By Larry and Joan Dolinski
So here it is about 2 weeks into our trek, and we are enjoying a well earnedday of relaxation in a villa like atmosphere, in a small town (Mulage) welldown into the Southern Baja. After many days of chugging up and downmountains, passing through regions supporting various species of cactus,riding by a volcano and its lava field and on through some of the remotestlandscape we have ever seen, the surroundings now betray a somewhat tropicallook We are now on the Sea of Cortez the place is like something out of aHemingway novel, complete with an ex-patriot American community.
Our trip began at the Rose Bowl parade, with some degree of chaos. Someover-anxious parade official began us about about three minutes early, at thehead of the entire parade. Because of that, we apparently did not get pickedup on TV. Although that was disappointing to all of us, the parade was awonderful interactive experience. We were warmly greeted and cheered for allsix miles of the parade route, by a very supportive crowd, which had beenbriefed over the radio and by a PA system as to what we were all about.
Crossing into Mexico, at Tijuana, brought its expected confusion. We had tolift our bikes through narrow turnstiles, but we helped each other out and allgot through. Immediately, the sights and odors of our surroundings werenoticely different. The odors were more ripe, the roads more narrow withabrupt drop-offs at roads edge of 1 to 4 feet. Litter is a way of life downhere. The entire outdoors is a recepticle for trash. That's difficult enoughon ones sense of aesthetics, but included is an abundant quantity of brokenglass on the roadways...resulting in a high flat tire rate (The two of us havebeen blessed...neither of us haver had a flat while riding, although Larry hadtwo flats in camp one morning while preparing to depart).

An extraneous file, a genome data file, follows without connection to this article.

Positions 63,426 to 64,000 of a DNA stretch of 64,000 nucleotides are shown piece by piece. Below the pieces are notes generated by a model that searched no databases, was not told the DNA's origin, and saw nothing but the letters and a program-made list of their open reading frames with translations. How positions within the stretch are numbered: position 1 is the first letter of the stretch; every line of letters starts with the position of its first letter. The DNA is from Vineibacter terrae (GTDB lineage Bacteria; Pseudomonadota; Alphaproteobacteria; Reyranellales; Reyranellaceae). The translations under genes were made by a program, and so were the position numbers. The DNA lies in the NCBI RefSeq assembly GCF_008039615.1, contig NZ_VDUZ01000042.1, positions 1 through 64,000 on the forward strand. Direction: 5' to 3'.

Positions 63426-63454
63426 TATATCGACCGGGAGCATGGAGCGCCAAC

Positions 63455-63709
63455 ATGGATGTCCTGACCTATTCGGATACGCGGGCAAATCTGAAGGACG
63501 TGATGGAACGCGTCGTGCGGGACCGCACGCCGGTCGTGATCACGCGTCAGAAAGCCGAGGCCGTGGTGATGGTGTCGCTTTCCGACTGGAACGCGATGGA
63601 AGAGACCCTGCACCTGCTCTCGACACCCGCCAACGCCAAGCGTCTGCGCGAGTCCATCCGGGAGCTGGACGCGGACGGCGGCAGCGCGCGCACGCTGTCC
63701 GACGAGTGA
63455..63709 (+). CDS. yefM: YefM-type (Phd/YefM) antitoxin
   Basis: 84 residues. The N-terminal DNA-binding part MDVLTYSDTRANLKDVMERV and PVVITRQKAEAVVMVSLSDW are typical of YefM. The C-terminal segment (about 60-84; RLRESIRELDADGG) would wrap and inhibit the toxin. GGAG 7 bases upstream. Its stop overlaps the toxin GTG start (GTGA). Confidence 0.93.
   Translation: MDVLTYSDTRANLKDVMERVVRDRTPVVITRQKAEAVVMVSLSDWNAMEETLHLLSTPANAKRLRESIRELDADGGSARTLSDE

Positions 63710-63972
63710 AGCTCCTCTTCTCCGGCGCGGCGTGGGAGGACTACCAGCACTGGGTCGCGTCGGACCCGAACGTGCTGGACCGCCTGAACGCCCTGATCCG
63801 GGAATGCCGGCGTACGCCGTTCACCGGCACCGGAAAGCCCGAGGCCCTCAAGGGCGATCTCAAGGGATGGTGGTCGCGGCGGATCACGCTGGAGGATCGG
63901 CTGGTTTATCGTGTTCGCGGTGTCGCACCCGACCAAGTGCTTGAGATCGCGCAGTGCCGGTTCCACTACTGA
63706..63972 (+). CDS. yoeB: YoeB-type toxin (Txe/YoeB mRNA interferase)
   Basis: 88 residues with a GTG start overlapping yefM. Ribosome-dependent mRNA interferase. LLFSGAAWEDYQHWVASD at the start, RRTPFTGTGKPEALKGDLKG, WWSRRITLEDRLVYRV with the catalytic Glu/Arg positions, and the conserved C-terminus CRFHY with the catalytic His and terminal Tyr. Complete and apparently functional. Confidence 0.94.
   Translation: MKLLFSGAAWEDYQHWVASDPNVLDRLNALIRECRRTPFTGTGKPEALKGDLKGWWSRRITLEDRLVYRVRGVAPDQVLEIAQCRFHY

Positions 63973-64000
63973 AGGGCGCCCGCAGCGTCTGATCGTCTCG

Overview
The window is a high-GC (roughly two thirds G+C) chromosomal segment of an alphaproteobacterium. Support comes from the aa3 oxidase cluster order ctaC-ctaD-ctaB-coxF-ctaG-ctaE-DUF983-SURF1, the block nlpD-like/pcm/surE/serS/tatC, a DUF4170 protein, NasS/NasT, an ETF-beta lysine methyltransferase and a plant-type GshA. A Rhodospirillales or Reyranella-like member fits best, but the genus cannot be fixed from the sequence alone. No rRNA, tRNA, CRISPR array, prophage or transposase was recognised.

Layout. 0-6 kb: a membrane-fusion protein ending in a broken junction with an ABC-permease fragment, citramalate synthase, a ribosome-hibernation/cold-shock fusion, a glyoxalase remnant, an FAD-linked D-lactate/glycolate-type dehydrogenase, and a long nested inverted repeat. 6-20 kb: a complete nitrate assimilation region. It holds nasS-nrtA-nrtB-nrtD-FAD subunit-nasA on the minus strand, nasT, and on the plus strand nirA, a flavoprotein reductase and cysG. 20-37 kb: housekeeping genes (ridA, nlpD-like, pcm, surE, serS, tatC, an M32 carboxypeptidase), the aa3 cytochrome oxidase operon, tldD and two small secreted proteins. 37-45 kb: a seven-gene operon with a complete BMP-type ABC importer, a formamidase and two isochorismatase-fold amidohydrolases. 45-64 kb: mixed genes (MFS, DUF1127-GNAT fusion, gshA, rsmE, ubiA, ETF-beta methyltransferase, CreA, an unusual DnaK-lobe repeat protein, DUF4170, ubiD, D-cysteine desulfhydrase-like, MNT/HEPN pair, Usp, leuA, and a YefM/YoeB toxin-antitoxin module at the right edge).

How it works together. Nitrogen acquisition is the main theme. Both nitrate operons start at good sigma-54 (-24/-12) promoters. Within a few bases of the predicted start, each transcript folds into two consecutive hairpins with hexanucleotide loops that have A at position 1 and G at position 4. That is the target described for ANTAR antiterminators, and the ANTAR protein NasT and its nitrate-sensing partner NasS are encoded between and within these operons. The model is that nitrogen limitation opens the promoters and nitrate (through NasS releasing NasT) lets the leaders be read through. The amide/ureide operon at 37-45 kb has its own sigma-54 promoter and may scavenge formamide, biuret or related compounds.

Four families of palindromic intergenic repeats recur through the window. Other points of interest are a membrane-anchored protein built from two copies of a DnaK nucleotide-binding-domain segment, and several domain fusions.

As we travel south in the Baja, the landscape becomes more and more remote,services become infrequent or non-existent and even the roadside litterdiminishes somewhat. The people are extremely friendly, supportive andcourteous Big rig truck drivers all wave or at least return a wave. The busdrivers are rude and so are those who drive for Coca Cola & Pepsi; the AmericanRV drivers are the worst.
Services in the Baja are sparse. Toilet facilities are few and toilet paperpractically non existent so we must carry our own. Of course, because theplumbing is crude, we are instructed never to put the used toilet paper inthe toilet, but rather to place it in a basket nearby.
The biking has been very challenging. The distances are long, the terrainrugged and the days short. When sunset comes it gets dark abruptly. One daywe got overtaken by darkness and stopped by the side of the road to await arescue from one of our support vehicles. We had to wait over an hour and ahalf for the pickup in extremely cold temperature (The desert can be very hotduring the day and frigid at night). We were "adopted" by 3 lovely children.We shared our snacks with them and they built a fire to keep us warm. When wefinally got picked up there were hugs all around as well as tears. Needlesssay all communication took place without traditional language skills.
Our destination on the Baja is the resort community La Paz, whence we are dueto fly by charter to San Jose, Costa Rica.
We'll close this update for now with warm regards and good wishes for the newyear.
Continued on Update #3
Please send corrections, additions, comments and praise to
© 1997-2002 CRW, Inc. All rights reserved. Revised: